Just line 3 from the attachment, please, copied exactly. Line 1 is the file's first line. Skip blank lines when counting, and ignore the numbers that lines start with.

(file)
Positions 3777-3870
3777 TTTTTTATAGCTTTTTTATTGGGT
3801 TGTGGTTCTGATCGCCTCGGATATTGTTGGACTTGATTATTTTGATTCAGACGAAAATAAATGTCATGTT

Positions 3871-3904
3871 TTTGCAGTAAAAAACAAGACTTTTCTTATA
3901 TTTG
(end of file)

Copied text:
3801 TGTGGTTCTGATCGCCTCGGATATTGTTGGACTTGATTATTTTGATTCAGACGAAAATAAATGTCATGTT